A pair of before and after photos at Lake Powell illustrates how alarming the transformation has been. The “before” was taken June 23, 2021, and the “after” was taken Sunday. In the first image, countless waves ripple across the landscape and the lake surrounds the massive Lone Rock; in the second — from the same vantage point — the ground sits parched, nary a puddle to be seen.
At around 24% full, Lake Powell is at its lowest level since 1963, when the Glen Canyon Dam was built and the reservoir — near the Utah-Arizona border — was filled.
Water flowing down the Colorado River fills Lake Powell and Lake Mead — another critical reservoir in the West — and the river system supports more than 40 million people living across seven Western states and Mexico.
Both reservoirs provide a critical supply of drinking water and irrigation for many communities across the region, including rural farms, ranches and native communities.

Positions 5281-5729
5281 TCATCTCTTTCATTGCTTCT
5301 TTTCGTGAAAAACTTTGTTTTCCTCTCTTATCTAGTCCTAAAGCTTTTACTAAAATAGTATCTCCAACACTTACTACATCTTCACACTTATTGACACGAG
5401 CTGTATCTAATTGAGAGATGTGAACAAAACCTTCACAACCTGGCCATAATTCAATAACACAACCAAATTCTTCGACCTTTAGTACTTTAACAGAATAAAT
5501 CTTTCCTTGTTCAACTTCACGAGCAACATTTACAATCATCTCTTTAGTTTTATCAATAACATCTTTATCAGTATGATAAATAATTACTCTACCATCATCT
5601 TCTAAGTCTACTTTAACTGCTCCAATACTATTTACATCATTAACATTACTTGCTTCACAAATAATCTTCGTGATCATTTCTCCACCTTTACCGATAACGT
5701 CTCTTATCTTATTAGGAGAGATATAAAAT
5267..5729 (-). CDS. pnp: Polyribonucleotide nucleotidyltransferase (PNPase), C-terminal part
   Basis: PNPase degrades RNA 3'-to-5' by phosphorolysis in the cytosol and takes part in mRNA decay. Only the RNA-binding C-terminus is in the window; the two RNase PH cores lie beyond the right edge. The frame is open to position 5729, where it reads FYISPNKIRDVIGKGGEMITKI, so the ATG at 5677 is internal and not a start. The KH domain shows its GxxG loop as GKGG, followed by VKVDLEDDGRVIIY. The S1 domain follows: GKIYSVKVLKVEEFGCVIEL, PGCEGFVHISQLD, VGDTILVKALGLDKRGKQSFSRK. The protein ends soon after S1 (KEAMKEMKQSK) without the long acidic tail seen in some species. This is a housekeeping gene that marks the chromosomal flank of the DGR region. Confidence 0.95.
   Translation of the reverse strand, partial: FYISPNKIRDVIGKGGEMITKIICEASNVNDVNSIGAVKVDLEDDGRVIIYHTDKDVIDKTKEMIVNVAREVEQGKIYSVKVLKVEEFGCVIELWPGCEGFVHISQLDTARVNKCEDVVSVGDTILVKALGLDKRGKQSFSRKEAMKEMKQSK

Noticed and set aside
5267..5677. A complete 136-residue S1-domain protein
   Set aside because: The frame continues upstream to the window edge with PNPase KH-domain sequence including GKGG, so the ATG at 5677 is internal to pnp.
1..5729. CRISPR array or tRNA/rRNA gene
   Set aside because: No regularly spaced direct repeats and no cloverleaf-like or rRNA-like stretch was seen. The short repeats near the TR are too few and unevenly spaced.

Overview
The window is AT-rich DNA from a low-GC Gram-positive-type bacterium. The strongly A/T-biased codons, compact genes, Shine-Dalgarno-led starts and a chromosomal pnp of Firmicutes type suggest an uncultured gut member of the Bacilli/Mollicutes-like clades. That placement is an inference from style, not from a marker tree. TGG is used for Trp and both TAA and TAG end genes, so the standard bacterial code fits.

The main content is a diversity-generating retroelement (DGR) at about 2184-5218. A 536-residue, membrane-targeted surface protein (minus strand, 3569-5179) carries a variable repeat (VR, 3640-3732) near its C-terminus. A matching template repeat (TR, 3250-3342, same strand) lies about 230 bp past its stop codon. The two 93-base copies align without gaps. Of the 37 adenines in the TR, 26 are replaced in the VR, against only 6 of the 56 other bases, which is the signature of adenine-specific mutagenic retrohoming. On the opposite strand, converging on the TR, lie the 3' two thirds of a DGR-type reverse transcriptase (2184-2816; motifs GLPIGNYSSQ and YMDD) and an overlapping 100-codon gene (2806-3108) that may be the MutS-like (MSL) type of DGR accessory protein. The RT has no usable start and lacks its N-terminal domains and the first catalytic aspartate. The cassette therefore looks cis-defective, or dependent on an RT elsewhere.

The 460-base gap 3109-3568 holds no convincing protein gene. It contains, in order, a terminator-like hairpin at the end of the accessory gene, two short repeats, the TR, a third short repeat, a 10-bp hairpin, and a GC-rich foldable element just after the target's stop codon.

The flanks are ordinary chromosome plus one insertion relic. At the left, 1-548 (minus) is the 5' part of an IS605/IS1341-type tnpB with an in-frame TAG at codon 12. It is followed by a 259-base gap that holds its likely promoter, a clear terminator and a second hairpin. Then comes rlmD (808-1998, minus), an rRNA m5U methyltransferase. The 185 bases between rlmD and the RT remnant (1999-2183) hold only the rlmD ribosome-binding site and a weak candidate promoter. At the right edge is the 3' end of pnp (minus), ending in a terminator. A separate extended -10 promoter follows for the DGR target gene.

This month, Lake Powell’s water level dropped below a key threshold under which the water shortage situation becomes dire. Much below this level, the Glen Canyon Dam risks no longer being able to generate hydropower at the Glen Canyon Powerplant.
There’s a 1 in 3 chance Lake Powell’s level will be too low in 2023 for the plant to generate electricity, according to a US Bureau of Reclamation report released in September. At full capacity, the dam produces power for around 5.8 million homes and businesses from Nebraska to Nevada.
The West’s megadrought is the worst in centuries, scientists have found. The period from 2000 to 2021 was the driest in 1,200 years, according to a study published in February.
The human-caused climate crisis has made it 72% worse, the study noted.